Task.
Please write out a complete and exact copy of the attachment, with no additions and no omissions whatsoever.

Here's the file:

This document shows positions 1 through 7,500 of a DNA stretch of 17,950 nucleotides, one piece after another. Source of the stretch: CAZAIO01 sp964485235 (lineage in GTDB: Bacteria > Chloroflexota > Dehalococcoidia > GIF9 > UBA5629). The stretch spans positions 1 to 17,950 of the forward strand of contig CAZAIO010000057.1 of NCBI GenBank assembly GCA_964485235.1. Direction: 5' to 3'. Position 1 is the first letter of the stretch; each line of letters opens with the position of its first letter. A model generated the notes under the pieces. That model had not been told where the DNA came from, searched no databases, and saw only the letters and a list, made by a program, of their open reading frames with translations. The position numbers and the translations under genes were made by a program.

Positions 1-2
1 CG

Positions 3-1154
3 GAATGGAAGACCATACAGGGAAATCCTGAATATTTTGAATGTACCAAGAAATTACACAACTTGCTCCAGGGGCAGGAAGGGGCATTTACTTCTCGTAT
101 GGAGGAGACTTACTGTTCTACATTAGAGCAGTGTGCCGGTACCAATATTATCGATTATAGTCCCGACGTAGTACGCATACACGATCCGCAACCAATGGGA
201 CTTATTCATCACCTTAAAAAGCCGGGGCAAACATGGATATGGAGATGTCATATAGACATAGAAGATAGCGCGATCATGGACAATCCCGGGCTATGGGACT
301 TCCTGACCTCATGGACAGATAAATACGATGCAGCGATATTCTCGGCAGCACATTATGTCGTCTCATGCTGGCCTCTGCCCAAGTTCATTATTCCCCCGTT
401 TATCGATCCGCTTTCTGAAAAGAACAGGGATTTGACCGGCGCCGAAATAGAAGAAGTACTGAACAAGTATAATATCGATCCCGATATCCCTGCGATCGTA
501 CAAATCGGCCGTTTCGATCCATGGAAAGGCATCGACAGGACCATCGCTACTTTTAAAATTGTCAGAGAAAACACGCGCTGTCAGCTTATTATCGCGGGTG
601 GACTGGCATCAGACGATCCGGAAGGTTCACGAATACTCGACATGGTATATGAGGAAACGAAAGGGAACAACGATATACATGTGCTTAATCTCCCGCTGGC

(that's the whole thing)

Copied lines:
This document shows positions 1 through 7,500 of a DNA stretch of 17,950 nucleotides, one piece after another. Source of the stretch: CAZAIO01 sp964485235 (lineage in GTDB: Bacteria > Chloroflexota > Dehalococcoidia > GIF9 > UBA5629). The stretch spans positions 1 to 17,950 of the forward strand of contig CAZAIO010000057.1 of NCBI GenBank assembly GCA_964485235.1. Direction: 5' to 3'. Position 1 is the first letter of the stretch; each line of letters opens with the position of its first letter. A model generated the notes under the pieces. That model had not been told where the DNA came from, searched no databases, and saw only the letters and a list, made by a program, of their open reading frames with translations. The position numbers and the translations under genes were made by a program.

Positions 1-2
1 CG

Positions 3-1154
3 GAATGGAAGACCATACAGGGAAATCCTGAATATTTTGAATGTACCAAGAAATTACACAACTTGCTCCAGGGGCAGGAAGGGGCATTTACTTCTCGTAT
101 GGAGGAGACTTACTGTTCTACATTAGAGCAGTGTGCCGGTACCAATATTATCGATTATAGTCCCGACGTAGTACGCATACACGATCCGCAACCAATGGGA
201 CTTATTCATCACCTTAAAAAGCCGGGGCAAACATGGATATGGAGATGTCATATAGACATAGAAGATAGCGCGATCATGGACAATCCCGGGCTATGGGACT
301 TCCTGACCTCATGGACAGATAAATACGATGCAGCGATATTCTCGGCAGCACATTATGTCGTCTCATGCTGGCCTCTGCCCAAGTTCATTATTCCCCCGTT
401 TATCGATCCGCTTTCTGAAAAGAACAGGGATTTGACCGGCGCCGAAATAGAAGAAGTACTGAACAAGTATAATATCGATCCCGATATCCCTGCGATCGTA
501 CAAATCGGCCGTTTCGATCCATGGAAAGGCATCGACAGGACCATCGCTACTTTTAAAATTGTCAGAGAAAACACGCGCTGTCAGCTTATTATCGCGGGTG
601 GACTGGCATCAGACGATCCGGAAGGTTCACGAATACTCGACATGGTATATGAGGAAACGAAAGGGAACAACGATATACATGTGCTTAATCTCCCGCTGGC